Fattah hit three churches, had a Mother's Day celebration with his family at an Old Country Buffet restaurant, and attended a ceremony honoring his mother, community activist Falaka Fattah.

"If this city is going to rise to the potential that God has created for our city, our citizens are going to have to be lifted up," Fattah said from the pulpit of Greater Exodus Baptist in North Philadelphia, standing up for his plan to fund antipoverty programs by leasing Philadelphia International Airport to private enterprise.

He said his campaign was benefiting from the crossfire between Nutter and Knox, quietly deploying his organization.

"We're moving on a different path and hope to be in the front of this line on election day," Fattah said in an interview. "We feel extremely confident.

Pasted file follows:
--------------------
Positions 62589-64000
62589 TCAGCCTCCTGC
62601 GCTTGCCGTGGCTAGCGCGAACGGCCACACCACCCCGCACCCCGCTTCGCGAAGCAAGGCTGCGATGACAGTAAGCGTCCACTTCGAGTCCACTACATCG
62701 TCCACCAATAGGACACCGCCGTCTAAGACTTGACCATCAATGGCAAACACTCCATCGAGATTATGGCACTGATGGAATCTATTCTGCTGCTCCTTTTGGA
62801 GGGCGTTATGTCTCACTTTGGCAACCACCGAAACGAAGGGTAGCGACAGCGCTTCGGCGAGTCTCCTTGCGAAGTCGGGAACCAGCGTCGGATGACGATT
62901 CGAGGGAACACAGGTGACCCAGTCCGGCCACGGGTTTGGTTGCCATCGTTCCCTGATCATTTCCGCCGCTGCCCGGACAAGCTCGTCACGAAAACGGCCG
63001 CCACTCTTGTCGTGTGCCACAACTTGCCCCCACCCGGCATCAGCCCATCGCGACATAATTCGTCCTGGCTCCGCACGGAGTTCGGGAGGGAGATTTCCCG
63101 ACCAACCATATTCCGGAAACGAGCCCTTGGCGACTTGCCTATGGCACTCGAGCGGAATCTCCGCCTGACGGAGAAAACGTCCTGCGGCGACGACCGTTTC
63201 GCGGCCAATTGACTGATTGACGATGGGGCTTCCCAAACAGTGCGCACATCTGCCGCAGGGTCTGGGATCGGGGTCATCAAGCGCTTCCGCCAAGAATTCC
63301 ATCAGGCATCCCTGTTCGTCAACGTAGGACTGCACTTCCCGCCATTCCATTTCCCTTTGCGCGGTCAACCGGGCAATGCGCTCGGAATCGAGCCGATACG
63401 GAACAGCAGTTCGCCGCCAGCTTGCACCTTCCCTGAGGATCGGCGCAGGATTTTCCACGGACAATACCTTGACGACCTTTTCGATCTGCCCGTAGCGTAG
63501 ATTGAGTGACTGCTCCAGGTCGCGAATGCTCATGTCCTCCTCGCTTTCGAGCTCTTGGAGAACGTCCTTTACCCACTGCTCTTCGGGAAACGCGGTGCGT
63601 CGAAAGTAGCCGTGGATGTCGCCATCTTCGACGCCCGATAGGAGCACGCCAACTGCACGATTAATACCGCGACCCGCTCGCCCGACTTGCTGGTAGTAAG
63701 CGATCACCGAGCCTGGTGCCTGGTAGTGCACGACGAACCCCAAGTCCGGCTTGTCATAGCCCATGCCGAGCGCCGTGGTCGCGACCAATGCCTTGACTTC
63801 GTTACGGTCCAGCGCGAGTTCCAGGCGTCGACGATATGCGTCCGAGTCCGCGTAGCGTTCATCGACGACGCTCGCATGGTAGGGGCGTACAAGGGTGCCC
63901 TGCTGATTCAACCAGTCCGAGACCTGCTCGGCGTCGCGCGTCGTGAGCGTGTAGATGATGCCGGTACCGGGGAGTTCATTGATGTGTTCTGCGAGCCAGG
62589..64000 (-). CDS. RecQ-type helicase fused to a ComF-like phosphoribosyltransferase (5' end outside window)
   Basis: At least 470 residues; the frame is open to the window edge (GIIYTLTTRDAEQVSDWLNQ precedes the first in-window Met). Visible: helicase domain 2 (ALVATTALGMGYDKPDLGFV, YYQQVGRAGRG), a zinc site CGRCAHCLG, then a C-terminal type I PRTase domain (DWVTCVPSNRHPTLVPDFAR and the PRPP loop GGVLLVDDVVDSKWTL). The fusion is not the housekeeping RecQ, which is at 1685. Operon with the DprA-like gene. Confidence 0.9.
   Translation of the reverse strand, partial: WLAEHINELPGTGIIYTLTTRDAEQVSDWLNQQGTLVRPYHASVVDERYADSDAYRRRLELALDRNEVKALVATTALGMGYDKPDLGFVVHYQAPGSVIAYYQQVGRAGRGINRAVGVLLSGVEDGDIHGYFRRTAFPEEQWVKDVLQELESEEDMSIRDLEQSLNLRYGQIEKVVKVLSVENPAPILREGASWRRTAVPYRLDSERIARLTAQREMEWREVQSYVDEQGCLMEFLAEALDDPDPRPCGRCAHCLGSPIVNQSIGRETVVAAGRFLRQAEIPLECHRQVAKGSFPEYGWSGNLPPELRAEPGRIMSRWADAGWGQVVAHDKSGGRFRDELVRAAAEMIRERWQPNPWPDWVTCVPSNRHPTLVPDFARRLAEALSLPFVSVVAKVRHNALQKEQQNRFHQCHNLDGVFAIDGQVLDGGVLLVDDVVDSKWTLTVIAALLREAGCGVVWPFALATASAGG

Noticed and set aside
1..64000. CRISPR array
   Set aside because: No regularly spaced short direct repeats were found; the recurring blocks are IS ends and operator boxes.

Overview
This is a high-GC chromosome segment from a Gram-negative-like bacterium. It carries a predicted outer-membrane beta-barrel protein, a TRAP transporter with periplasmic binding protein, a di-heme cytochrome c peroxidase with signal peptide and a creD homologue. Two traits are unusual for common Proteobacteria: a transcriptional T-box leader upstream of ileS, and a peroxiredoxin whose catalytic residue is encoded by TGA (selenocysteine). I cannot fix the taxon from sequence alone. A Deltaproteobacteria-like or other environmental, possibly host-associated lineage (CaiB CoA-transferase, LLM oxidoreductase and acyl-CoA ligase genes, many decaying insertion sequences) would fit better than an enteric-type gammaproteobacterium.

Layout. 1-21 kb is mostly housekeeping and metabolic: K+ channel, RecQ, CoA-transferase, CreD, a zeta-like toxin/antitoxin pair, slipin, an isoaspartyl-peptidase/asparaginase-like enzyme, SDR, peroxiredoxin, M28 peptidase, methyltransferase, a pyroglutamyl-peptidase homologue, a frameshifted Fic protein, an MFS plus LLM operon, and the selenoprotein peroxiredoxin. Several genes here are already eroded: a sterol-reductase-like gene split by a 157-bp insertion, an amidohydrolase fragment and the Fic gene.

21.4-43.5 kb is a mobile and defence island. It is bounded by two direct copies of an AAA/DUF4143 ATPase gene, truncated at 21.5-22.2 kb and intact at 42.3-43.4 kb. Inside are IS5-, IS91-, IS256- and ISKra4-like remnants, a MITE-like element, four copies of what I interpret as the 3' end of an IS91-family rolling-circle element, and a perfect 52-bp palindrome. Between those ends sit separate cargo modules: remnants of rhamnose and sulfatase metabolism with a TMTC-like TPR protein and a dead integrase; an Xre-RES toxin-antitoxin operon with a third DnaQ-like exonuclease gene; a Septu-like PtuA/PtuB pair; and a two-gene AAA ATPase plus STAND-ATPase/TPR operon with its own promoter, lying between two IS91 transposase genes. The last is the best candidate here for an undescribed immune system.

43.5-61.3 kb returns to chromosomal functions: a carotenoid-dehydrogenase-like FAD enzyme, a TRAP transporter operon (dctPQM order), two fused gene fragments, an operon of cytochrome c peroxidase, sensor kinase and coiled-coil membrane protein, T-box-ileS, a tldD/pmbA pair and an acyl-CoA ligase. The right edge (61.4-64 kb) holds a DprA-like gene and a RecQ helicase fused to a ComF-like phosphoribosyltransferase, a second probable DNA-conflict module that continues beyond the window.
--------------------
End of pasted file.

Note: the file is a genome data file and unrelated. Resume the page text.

Ben Hayllar said the flyers were distributed at his parish, St. Katherine's of Siena in Torresdale, after the 10 a.m. Mass. He called it a "slimy" tactic.

He is a Nutter supporter but that is not why he was offended, Hayllar said. "It suggests Catholics are bigots, for one thing, and doing it at the last minute makes it very hard to respond," said Hayllar, who was finance director in the Rendell administration.

Judy Hartl discovered the flyers on cars parked near St. Mary's Catholic Church in Society Hill as she walked along Locust Street toward Washington Square. "The campaign has been not so nasty until recently, and I felt good about that," Hartl said. "We have a number of good candidates. This annoyed me." She said it was particularly offensive for someone to impugn the reasons Nutter changed churches.

To view slide shows on each of the candidates, along with their profiles, campaign promises and more, visit Go to tomorrow for updated coverage of the primary.EndText